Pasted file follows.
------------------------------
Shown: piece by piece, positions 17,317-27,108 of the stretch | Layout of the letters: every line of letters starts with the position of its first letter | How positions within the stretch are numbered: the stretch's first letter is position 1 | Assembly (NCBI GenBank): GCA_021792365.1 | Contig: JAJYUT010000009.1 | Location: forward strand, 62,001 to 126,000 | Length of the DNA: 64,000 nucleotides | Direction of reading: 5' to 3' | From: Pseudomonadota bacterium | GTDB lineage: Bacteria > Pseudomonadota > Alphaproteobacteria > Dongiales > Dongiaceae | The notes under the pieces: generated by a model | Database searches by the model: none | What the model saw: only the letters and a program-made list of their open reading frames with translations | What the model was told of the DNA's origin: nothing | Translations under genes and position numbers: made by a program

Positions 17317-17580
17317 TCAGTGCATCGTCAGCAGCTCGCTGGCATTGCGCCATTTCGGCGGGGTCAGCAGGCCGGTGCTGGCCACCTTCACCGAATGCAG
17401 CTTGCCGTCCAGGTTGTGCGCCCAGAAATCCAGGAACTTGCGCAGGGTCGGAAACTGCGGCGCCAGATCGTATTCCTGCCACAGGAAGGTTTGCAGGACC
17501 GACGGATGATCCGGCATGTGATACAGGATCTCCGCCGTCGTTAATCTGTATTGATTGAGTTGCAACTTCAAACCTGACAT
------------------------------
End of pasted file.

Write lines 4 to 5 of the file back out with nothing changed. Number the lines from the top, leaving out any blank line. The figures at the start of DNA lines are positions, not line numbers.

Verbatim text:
17401 CTTGCCGTCCAGGTTGTGCGCCCAGAAATCCAGGAACTTGCGCAGGGTCGGAAACTGCGGCGCCAGATCGTATTCCTGCCACAGGAAGGTTTGCAGGACC
17501 GACGGATGATCCGGCATGTGATACAGGATCTCCGCCGTCGTTAATCTGTATTGATTGAGTTGCAACTTCAAACCTGACAT